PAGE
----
Ahead of speech, Obama camp goes after Romney's foreign policy credentials

Republican presidential candidate Mitt Romney takes part in a roundtable discussion on manufacturing September 26, 2012 American Spring Wire in Bedford Heights, Ohio. MANDEL NGAN/AFP/Getty

Updated: 10:51 a.m. ET

With a presidential foreign policy debate on the horizon, the Obama campaign on Monday released a new ad targeting Mitt Romney's credentials, questioning the candidate's preparedness to lead the nation abroad just hours before he is slated to deliver a major foreign policy address.

The 30-second ad, entitled "Policy," targets Romney's "gaffe-filled tour" of the United Kingdom, Israel, and Poland last summer, and blasts his more recent response to violence in Libya last month as "knee-jerk" and lacking in presidential character. According to the campaign, the ad will air in Virginia.

"When our U.S. diplomats were attacked in Libya, The New York Times said Romney's knee-jerk response showed an 'extraordinary lack of presidential character,' and even Republican experts said Romney's remarks were 'the worst possible reaction' to what happened," a narrator in the ad says. "If this is how he handles the world now, just think of what Mitt Romney might do as president."

The campaign hammered that message home in a memo released alongside the new TV ad, contending that Romney, who will seek to elaborate on his vision for American foreign policy in a speech out of Virginia on Monday, "has already failed the commander-in-chief test."

"Since the beginning of this campaign, we have repeatedly pressed Mitt Romney to outline specific ideas about the biggest foreign policy challenges our nation is facing today. We've asked him to move beyond swagger and slogans to an actual strategy," the memo, written by Obama campaign advisers Michele Flournoy and Colin Kahl, reads. "So far, he has failed to answer any of these questions. Today, when Mitt Romney gives his seventh speech on foreign policy issues, he has a chance to finally tell the American people what he would do as commander-in-chief, and to outline an alternative vision that voters can consider when making their choice this November. We'll see if he's up to the challenge."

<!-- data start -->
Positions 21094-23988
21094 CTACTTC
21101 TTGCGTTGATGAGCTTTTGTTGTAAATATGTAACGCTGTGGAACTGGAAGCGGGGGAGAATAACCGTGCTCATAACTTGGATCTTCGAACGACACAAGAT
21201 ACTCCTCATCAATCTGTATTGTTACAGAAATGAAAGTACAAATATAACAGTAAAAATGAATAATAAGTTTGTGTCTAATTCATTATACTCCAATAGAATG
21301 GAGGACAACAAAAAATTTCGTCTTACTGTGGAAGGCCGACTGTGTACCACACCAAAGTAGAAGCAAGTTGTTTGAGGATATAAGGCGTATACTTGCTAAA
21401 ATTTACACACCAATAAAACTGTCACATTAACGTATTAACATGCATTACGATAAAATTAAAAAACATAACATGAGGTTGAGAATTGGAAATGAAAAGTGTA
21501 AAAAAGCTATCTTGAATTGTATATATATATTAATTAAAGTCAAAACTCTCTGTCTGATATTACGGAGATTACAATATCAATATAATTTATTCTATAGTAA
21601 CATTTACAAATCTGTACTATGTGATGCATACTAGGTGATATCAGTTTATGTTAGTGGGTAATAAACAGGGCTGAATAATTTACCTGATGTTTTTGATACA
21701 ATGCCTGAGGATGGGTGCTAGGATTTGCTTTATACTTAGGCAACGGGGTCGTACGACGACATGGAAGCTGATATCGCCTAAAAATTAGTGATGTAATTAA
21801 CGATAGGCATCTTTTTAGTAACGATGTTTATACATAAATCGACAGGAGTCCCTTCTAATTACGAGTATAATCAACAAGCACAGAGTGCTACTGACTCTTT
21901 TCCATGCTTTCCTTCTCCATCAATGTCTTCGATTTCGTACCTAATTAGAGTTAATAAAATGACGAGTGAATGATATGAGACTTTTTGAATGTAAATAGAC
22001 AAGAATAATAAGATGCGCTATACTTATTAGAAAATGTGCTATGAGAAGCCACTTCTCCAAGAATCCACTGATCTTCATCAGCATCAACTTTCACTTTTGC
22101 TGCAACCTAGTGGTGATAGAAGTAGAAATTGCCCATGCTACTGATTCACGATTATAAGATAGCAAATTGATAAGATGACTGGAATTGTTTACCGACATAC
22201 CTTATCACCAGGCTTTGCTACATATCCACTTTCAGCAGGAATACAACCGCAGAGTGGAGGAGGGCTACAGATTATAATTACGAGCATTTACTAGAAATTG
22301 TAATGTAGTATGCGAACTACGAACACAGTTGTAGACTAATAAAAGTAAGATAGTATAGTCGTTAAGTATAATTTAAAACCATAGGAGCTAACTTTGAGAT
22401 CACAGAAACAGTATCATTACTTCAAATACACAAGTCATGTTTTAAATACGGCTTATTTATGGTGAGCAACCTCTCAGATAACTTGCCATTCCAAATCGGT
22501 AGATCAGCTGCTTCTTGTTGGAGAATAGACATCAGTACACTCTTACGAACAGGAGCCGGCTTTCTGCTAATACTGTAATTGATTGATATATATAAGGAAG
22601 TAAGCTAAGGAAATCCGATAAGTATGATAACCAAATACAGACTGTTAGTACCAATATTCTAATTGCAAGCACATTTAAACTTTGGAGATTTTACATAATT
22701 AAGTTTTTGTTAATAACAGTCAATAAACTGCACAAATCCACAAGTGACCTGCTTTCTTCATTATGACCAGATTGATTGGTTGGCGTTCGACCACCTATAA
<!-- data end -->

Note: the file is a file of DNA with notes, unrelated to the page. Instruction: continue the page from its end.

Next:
Even as the Obama campaign attempts to assault Romney's foreign policy credibility ahead of the second presidential debate - which focuses on the subject - the pro-Obama super PAC Priorities USA Action released a separate ad Monday targeting the Republican for his education plan.

"Take away his toys and he'll play with a stick," a narrator in the ad says, as a forlorn-looking child plays stickball in the street. "Take away their bikes and they'll still find a way to get where they're going. But if you take away early childhood education, slash K-12 funding and cut college aid for middle class families they won't go far. Yet that's exactly what Mitt Romney wants to do to pay for a two hundred and fifty thousand dollar tax break for multi millionaires."

"Mitt Romney believes that tax breaks for the wealthy are a bigger priority than investing in our children's future," said Bill Burton, senior strategist for Priorities USA Action, in a statement released with the ad. "But Americans reject Mitt Romney's vision that says the middle class should bear more of the tax burden so multimillionaires can enjoy another tax cut."

The Romney campaign responded to the "Policy" ad by blasting President Obama's foreign policy.

"In every region of the world--and particularly in the Middle East--American influence has been weakened by President Obama's failed foreign policy," said Romney spokesperson Amanda Henneberg. "American security and the cause of freedom cannot afford four more years like the last four years, and Mitt Romney will restore the bi-partisan tradition of American leadership abroad that President Obama has not lived up to."

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